The Oxheys Story

Oxheys was started in 2011 as a response to the closing of PAD (Preston Art and Design) Gallery in Preston, as the council could no longer afford the £84,000 a year it apparently cost them. At that time, there were no artist studios anywhere in Preston, no artist groups and nowhere else for local artists to exhibit or show their work or even meet up.

Oxheys was set up to try and show that supporting the arts in Preston didn’t have to cost that much – just an empty building, a sympathetic and visionary landlord and a few artists that wanted to make a difference and who were prepared to roll up their sleeves to make it happen…

We were lucky in that Celia Cross, a friend and at the time leader of Lancashire Artists Network (LAN) was a friend of Albert Richardson, former mayor of Preston but who also owned Oxheys Mill on Stanhope Street, off Brook Street. As the factory had closed down it was standing empty and he had previously allowed the homeless people to shelter in it over the winter months so it was near derelict. We were able to persuade him to let us try it out, with 6 months free then at a very low rent. We gave our word we would look after it and do our best and he trusted us.

We got the keys to the near-derelict factory mill on Stanhope Street in April 2011. Despite much initial interest from quite a few LAN artists, just 3 of us were left to clean it up, fix and paint it in time to run our first open exhibition just a few months later, in the August. At the opening several other artists then joined as residents and other than a few short gaps, we remained fully occupied, with a waiting list, until 2017.

We were determined to be self-sufficient – we didn’t ask for funding nor did we charge visitors for events, making just a nominal charge to artists to enter work into open exhibitions and taking a small commission on sales. Our landlord Cllr Albert Richardson and once again Mayor of Preston, was completely supportive and proud of what we achieved, never increasing the rent once in 6 years. He took great pleasure showing his friends around ‘his gallery’ – it also gave him bragging rights with his fellow councillors!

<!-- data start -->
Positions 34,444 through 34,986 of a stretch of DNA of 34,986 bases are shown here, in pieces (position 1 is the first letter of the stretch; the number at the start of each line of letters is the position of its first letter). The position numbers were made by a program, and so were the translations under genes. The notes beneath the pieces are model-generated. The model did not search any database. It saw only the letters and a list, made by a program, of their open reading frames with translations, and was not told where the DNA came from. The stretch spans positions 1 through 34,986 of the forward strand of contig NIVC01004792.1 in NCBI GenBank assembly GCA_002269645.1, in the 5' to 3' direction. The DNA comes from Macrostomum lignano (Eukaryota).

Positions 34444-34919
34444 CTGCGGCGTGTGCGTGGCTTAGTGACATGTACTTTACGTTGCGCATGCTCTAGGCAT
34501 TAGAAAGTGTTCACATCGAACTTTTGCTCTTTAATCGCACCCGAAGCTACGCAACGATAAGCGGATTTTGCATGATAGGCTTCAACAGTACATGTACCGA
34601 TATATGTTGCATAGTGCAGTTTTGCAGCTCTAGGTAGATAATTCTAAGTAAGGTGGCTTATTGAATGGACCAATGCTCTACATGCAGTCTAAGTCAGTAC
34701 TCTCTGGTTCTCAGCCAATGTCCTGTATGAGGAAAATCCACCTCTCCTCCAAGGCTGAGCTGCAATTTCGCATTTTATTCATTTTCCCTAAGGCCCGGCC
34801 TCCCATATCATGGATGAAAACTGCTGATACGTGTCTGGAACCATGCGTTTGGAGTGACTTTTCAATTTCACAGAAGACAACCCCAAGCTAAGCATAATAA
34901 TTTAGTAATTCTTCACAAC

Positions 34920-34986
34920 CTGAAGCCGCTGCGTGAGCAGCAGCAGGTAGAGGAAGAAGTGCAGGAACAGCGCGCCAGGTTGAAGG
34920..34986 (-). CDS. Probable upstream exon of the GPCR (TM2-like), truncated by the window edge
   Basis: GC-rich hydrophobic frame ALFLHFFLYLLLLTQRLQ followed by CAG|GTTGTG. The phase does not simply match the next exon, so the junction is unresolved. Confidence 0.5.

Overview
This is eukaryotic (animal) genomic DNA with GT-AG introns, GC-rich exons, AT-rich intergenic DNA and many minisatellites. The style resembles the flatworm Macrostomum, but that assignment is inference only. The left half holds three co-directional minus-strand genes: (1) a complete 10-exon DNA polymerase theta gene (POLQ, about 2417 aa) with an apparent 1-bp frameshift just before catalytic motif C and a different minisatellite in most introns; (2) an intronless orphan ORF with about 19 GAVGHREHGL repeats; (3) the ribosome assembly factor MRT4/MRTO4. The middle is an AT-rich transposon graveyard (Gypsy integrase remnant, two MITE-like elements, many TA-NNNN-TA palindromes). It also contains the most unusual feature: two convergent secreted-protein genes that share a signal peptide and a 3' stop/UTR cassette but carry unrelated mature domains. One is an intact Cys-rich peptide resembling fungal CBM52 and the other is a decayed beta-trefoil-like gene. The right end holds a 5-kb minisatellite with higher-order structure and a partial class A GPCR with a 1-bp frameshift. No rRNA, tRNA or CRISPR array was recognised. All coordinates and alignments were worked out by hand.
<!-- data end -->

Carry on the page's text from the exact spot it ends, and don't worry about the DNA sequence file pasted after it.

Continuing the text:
This model was however, totally dependent on the voluntary efforts of just a couple of resident artists on whose shoulders it fell to organise, manage, install, run and publicise exhibitions and events. We were also lucky to have some invaluable supporters who provided unpaid help with maintenance, installations, moral support and publicity along with donations and sponsored events. We say a big thank you to them and in particular to Lubaina Himid CBE for unending support and guidance, to Prof Charles Quick for encouragement, Tracy Hill and Magda Stawarska-Beavan from ArtLab Contemporary Print Studios for entrusting us with the annual 20:20 print event and Garth Gratrix for being our very first artist in residence. Thank you all. Huge thanks also to Carl Swanson for his unending help with maintenance, painting, building studio walls, putting up shelves, installing artworks and generally fixing things – we could not have done it without him.

Our exhibition preview evenings became popular events, were always busy, becoming a favourite opportunity for local artists and art lovers to meet, network, enjoy a drink and conversation whilst viewing some innovative art. Albert always enjoyed attending these evenings, he and Carl would often sit and chuckle together, so our last one on March 2nd 2017 was tinged with some sadness that neither was able to attend due to their failing health.

During our 6 years in Oxheys Mill we organised and ran 37 exhibitions, accommodated 27 resident artists, hosted 3 residencies, collaborated with 17 organisations, exhibited work from 111 artists.

We ran 14 arts-related events including theatre, live music, poetry and creative writing, hosted 8 talks and welcomed over 3777 visitors.

In March 2017 we sadly lost the use of the old factory mill on Stanhope Street due to its sale, so we have evolved into a peripatetic arts collective, now known simply as Oxheys. Watch for details of our future endeavours and do join our mailing list.

In 2018 we sadly lost Albert but his memory will live on through Oxheys.

We had lost Carl not long beforehand, so we say one last “cheers” to the “two old boys” of Oxheys – we will not forget you.

Ground floor project space at Oxheys Mill during an open exhibition 2017

Project space at Oxheys Mill, ground floor showing portrait of Albert on the easel 2017